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From the National Library of Scotland

Part 1: Missions to India and China, 1829-1933

The late eighteenth century saw debates rage in England over the nature and purpose of missionary activity, leading to the formation of missionary bodies such as the Church Missionary Society. Such activity was closely followed north of the border and debates within the Church of Scotland proved to be just as intense. At the time it was felt that the time was not yet right for the Church of Scotland and there were already more pressing concerns within Scotland which needed to be dealt with. But, on a positive note, it was agreed that mission should be encouraged, both in other organisations and as an individual choice. Future engagement was not ruled out however and in 1824 the Church of Scotland resolved to enter the mission field.

The first missionaries were sent to Bombay in 1829, to Calcutta in 1830, to Poona in 1834 and to Madras in 1837. It was decided that a key focus of the missionary strategy would be education and the creation of local schools.  The language of instruction was English. This attitude may be compared with Macaulay's minute on education of 1835. Debates over the development of a suitable curriculum and the scope and purpose of education were intense. The curriculum that ultimately came into being was influential both in helping determine the ideas of Indian nationalists and, interestingly, in challenging the educational system back in Britain. Much valuable medical work was also carried out. 

This early Indian material, NLS MSS 7530-7533, permits detailed investigation of a small but influential missionary society and can usefully be contrasted with the activities of the much larger Church Missionary Society. This allows investigation of the relationship between missionaries and colonial authority (both officially and unofficially; many East India Company employees were Scottish) and of the similarities and differences in evangelistic practice.

We publish letters from the pioneer missionaries, including Alexander Duff, John Wilson and John Anderson, addressed to the convenors, John Inglis (1824-1834) and Alexander Brunton (1834-1847). These manuscript letters, with the India letter book of the secretaries, can usefully be viewed in relation to the minutes and accounts of the Bombay Corresponding Board (1836-1886), and of the India Mission Committee (1839-1848). This allows investigation of individual missionary endeavour as well as the direction provided by committee. Missionary efforts were considerably hampered by the Disruption of the 1840s, for approximately 25 years. Material on Bombay dates back to 1827 - prior to the establishment of the mission - and there is also material relating to Cape Town, a major staging port for India.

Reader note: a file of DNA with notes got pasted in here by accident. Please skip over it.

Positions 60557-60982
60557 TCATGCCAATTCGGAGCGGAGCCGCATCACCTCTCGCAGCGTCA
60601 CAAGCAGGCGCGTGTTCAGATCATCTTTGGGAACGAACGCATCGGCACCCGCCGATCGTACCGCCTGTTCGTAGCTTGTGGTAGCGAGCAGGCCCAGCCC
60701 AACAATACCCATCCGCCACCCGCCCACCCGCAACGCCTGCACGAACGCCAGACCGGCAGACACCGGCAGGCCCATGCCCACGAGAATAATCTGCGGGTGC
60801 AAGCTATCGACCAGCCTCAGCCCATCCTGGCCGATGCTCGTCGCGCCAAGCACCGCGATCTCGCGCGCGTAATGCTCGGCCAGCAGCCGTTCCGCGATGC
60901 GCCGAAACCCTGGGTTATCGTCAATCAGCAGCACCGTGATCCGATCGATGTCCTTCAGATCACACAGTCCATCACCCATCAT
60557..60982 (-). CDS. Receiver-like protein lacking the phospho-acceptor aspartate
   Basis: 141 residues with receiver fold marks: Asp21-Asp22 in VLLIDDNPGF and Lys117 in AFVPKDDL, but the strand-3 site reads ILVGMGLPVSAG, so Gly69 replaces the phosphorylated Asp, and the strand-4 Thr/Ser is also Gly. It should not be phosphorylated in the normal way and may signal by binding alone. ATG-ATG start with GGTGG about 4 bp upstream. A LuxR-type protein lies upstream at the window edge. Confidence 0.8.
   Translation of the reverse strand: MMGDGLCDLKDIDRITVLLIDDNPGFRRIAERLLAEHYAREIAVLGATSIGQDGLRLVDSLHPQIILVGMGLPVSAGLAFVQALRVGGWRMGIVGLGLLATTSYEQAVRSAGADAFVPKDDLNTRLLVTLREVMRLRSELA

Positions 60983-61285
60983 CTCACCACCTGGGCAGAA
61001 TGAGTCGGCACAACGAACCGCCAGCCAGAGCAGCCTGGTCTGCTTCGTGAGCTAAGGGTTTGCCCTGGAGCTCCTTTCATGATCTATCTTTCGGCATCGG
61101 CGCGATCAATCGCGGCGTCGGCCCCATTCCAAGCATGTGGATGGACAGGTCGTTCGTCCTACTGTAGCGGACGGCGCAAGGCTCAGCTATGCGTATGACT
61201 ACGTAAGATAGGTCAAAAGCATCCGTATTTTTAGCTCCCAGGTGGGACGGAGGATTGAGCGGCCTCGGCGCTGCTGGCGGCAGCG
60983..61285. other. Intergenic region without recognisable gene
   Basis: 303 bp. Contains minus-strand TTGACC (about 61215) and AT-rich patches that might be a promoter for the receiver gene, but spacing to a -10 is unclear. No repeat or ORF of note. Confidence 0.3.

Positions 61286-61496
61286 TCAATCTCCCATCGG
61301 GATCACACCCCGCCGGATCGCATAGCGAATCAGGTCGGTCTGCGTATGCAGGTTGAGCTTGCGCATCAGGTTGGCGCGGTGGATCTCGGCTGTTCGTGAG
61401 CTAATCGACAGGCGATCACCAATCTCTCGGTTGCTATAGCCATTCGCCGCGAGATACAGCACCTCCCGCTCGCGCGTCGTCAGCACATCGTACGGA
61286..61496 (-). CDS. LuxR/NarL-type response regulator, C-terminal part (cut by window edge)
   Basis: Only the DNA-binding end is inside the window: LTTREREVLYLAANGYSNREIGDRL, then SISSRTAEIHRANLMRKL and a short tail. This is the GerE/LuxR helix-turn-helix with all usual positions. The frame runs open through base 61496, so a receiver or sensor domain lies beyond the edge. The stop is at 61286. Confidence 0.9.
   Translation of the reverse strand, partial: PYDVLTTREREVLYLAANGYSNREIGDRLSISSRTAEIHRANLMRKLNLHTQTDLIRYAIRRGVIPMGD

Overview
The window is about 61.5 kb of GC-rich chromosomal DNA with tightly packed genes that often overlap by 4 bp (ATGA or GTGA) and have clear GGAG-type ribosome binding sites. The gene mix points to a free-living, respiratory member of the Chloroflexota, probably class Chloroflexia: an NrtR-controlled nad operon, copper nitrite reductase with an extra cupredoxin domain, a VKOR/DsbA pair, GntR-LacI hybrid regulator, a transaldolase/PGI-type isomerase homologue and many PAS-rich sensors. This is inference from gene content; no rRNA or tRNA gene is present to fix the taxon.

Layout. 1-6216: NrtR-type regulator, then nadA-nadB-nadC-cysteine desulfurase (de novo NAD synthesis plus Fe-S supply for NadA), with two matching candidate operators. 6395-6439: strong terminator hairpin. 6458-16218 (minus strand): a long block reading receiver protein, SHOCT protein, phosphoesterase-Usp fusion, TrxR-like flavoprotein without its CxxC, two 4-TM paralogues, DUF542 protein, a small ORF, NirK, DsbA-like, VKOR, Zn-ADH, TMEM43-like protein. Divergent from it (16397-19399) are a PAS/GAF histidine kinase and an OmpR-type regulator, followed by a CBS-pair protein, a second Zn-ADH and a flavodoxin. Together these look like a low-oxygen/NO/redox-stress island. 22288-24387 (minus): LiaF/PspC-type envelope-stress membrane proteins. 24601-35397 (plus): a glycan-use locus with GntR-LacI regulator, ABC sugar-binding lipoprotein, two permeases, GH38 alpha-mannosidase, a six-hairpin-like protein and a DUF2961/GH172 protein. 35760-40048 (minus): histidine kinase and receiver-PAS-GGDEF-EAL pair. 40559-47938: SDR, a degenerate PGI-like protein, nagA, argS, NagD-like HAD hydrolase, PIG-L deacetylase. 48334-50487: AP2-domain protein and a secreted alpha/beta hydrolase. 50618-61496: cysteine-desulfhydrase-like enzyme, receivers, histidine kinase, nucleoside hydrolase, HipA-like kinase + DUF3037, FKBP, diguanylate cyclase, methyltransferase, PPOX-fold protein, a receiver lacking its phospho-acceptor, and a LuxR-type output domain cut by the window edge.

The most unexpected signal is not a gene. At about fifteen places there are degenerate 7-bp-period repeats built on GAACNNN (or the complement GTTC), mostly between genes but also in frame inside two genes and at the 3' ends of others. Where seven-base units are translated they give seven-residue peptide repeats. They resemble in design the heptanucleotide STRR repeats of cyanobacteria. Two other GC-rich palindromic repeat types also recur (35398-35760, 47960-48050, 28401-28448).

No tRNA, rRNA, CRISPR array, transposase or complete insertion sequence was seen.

A further wave of missionary activity was launched by the Church of Scotland in the second half of the nineteenth century, with missions in the Punjab in 1857, the Eastern Himalayas in 1870, Nyasaland in 1876, I'chang in China in 1878, Kenya in 1901 (taking over the work of the East Africa Scottish Mission) and Tanganyika in 1920 (taking over the work of the Berliner Missionsgesellschaft).

This is reflected in the second tranche of material, NLS MSS 7609-7611 and 7618-7620) which covers letters from missionaries operating in the Punjab, Bombay, Poona, Darjeeling, Calcutta and Madras, and in China. This material, again diffuse in structure, ranges in date from 1914 to 1933. Topics include the impact of World War One and the changing attitudes towards British rule in India. The letters can usefully be contrasted with those of the pioneers, and differences in policy, practice and theological motivation can be found.

Because of its compact nature, the Church of Scotland Missionary Archive is ideal for short projects on the roles and policies of missionaries, in major seats of Empire and in informal empire, as well as providing detailed material on daily life and relationships between Europeans and native inhabitants. Material on African missions will appear in later parts.

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